The BNFB crew has always done an exceptional job at nailing the wine descriptions in the store, and this has carried on to Brook-vin. One of the sauvignon blancs by the glass is listed as having an aroma of tropical fruit punch, and that’s exactly what it smelled like.

Add to all this that manager Brian Mitchell is a pretty nice guy, and you can’t ask for much more in a neighborhood bar.

Check out more pics at Grub Street.

Brookvin is located at 381 7th Ave. between 11th and 12th streets in Park Slope, Brooklyn.

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Be merry.

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I failed you my millions and millions of fevered Skep-Pics fans.

First off, I was in Florida for a while. And I had all these fun in the sun pics, which I spared you because I didn’t want to rub it in our collective reader’s beautiful faces. Then there was this extravagant loss of a precious collection of Brooklyn pics, like the one I posted last time, which were lost.

Enough of excuses. Let’s just have a new Skep-Pic from my personal archives.

Prospect Heights Alley

Prospect Heights

Also I will take this time to self promote. I have a new portfolio-style book of my work available. Take a look at a short preview, buy a copy, and be able to tell people that you know me back when I was still a pauper.

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*Spoilers ahead. Including the spoiler that this movie sucks.

This past weekend I somehow got tricked into seeing the Sex and the City movie. Sure, I’d seen the show before and even enjoyed some of it. I’ve found the characters amusing and some of the writing to be witty and intelligent. However of all the movies that were supposed to come out last weekend, it was last on my list. I’d read advance reviews that were mostly awful, and the movie had a two and a half hour running time. 

Before the movie, we had brunch in Manhattan. It seemed an appropriate appetizer for a movie that celebrates drinking and being classy in the big city. After some mimosas and bloody marys however, we decided to bring Bud Lights tallboys into the theater. Clearly we had thrown class out the window. By this point I had the kind of buzz going that you’re familiar with if you’ve ever had a few drinks on a sunny day in Manhattan. Life was good. The sun was shining and I was with friends. I started to think “maybe this movie won’t be so bad.”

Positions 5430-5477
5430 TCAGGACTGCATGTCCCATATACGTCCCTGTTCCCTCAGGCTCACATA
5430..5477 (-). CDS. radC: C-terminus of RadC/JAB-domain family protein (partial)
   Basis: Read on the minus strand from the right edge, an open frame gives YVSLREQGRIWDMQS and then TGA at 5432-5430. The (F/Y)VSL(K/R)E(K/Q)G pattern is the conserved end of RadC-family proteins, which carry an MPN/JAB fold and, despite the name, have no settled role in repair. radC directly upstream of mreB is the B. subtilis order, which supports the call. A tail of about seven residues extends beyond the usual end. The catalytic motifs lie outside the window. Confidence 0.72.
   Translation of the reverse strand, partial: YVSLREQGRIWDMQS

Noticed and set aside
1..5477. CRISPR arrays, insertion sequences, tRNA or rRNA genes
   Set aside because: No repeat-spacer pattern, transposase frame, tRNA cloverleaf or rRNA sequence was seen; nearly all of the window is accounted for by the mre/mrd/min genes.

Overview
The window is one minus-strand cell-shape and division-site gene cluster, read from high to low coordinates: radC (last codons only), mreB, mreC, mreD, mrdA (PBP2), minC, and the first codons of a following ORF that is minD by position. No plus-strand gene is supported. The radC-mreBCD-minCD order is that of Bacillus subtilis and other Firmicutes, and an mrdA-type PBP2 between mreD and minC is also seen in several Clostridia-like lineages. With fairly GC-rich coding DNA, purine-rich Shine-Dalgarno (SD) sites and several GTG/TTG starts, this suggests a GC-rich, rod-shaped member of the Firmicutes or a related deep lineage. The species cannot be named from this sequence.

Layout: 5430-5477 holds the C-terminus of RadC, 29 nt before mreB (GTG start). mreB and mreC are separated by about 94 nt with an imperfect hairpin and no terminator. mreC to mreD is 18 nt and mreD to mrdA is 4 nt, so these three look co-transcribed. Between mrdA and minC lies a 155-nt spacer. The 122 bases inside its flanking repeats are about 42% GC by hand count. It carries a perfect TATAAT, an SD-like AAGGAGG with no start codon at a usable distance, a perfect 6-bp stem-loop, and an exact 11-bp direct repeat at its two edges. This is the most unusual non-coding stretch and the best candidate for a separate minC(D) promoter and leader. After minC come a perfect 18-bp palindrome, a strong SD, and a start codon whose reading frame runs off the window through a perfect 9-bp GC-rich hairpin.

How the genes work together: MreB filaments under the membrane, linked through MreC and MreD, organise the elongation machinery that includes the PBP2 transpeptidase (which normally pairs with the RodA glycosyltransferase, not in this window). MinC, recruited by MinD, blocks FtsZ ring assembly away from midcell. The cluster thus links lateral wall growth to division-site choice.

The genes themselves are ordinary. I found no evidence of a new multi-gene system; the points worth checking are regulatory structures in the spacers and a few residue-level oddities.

The theater was filled with women, gay men and the odd straight guy who was dragged to the theater by his girlfriend. The women in the audience were dressed to the nines, and looked like most of the people in the East Village now look – like they used to live on the upper east side. I myself was there with one gay man and four straight girls, none of whom seem like they would be Sex and the City’s typical audience. Anyway, we all cracked a beer, and the film commenced.

First they brought the audience up to speed with everything that had happened on the show. Charlotte had adopted a kid with her bald husband. Miranda lived in Brooklyn. Carrie was with Mr. Big. Samantha loved penises, and seemed to enjoy talking about them too. Life seemed good. But then came the problems. Samantha gets bored with her boyfriend. Miranda’s boyfriend cheats on her. Big and Carrie were getting ready to get married, but Big didn’t want to make it a big thing (oh, men…) and Carrie wanted it to be an elegant affair at the New York Public Library. Big ditches her at the wedding with a phone call (complete with slow motion shot of a cell phone dramatically falling out of Carrie’s hand and on to the marble floor), so the gals decide to go crazy and head to Mexico. This allows for jokes about Charlotte not trusting the water or food at a five-star Mexican resort, and, after accidentally drinking water in the shower, literally shitting her pants. 

It was the funniest joke in the movie.

Like Charlotte, my intentions here are not to shit all over this movie. I just found that it managed the small feat of removing all of the charm that the show had while simultaneously adding absolutely nothing of value. Jennifer Hudson shows up for about ten minutes as a young, romantic woman who hopes to find love in Manhattan only to retreat to her former boyfriend in St. Louis. The other characters, who might as well have been extras in the movie, were the men. As a guy, I’ve often been able to identify (if only slightly) with some of the male characters in the show. But they’re pretty much absent from the movie. They exist purely to fuck up the lives of these four women, by cheating, not having enough sex and calling off weddings. And the bald guy doesn’t even get to fuck anything up. Maybe your time will come in the sequel, bald guy…